Egg of the Sun Mango - Gastro Obscura

Fruits & Vegetables

Egg of the Sun Mango

How can a fruit be worth $2,000?

In 2017, two mangos sold at a Japanese wholesale auction for a record-breaking $3,744. Taiyo no Tamago (Egg of the Sun) is a variety of mango grown in the Miyazaki prefecture and sold throughout Japan. Although they don’t usually go for thousands of dollars, on any given day you would be hard-pressed to find one for less than $50. The question is: What makes these mangoes so expensive?

If you think the high cost has anything to do with rarity, you’d be wrong. Egg of the Sun mangoes are actually a surprisingly common cultivar known as Irwin, which originated in Florida in the 1940s. Today, a Miami fruit stand will sell one for only a few dollars. 

The hefty price tag is partially due to the care that goes into growing these fruits. Japanese farmers surround each mango with a small net, which allows sunlight to hit the skin at all angles (giving it a uniform, ruby-red color), and cushions the fruit when it falls from the tree. Allowing the mangoes to simply fall when they’re ready, as opposed to manually picking them, ensures optimal ripeness. The resulting mangoes are absolutely delicious. They have very little fibrousness, are extremely juicy, and practically melt in your mouth. The taste itself is perfectly sweet and tart, like mango candy with hints of pineapple and coconut.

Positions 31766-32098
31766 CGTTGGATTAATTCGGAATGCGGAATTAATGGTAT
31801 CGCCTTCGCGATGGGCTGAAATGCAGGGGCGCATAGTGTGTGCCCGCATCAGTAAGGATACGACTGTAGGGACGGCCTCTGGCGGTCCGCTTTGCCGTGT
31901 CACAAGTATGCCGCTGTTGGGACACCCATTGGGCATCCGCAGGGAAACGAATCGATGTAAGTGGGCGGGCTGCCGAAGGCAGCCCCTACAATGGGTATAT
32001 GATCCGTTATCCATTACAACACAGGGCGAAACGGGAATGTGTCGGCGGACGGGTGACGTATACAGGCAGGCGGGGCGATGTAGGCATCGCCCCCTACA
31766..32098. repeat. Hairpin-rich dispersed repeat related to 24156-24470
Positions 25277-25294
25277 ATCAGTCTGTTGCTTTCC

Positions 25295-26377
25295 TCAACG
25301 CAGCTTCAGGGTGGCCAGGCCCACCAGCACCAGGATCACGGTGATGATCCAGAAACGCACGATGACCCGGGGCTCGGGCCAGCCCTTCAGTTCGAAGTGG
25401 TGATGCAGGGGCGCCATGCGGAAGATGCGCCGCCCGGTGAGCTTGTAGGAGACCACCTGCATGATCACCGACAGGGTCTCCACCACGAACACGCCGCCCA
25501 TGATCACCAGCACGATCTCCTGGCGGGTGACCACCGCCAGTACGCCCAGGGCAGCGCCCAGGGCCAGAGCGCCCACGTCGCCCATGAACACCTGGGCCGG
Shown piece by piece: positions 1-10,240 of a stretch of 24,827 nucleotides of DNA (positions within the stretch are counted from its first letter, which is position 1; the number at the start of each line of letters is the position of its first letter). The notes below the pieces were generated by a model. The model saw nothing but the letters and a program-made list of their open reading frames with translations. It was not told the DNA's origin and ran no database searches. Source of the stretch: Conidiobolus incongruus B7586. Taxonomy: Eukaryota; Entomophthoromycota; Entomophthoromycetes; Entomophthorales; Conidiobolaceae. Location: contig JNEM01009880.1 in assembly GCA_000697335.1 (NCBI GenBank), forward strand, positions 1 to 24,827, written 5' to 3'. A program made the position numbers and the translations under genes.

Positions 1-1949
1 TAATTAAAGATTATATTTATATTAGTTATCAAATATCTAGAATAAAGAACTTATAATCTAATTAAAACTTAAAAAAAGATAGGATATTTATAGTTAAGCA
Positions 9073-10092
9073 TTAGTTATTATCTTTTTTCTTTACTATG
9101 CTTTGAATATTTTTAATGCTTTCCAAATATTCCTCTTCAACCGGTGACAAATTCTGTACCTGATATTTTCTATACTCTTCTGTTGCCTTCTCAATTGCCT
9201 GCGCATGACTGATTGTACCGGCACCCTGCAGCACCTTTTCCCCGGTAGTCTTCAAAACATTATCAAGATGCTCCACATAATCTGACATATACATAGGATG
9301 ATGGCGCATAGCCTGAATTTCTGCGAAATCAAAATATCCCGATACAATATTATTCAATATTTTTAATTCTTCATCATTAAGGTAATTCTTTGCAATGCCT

But even more important than delicious flavors and meticulous care is Japan’s gift-giving culture. It is a sign of respect to give gifts for business dealings, for special occasions and social events, or when returning home after traveling (known as omiyage). High-quality, expensive fruits are a valued symbol of respect within this practice.

Often, meticulously packaged gift fruits are sold behind glass cases at luxury fruit stores, as if they were jewels. Those who receive these perishable gifts will often put them on display and, in the case of certain fruits such as the square watermelon (which is sold under-ripe), they may never be eaten. So although Miyazaki’s mango is arguably more delicious than its Floridian counterpart, the majority of its price tag comes from what it represents.

Where to Try It
  • No Locations Yet
Written By
Jared Rydelek Jared Rydelek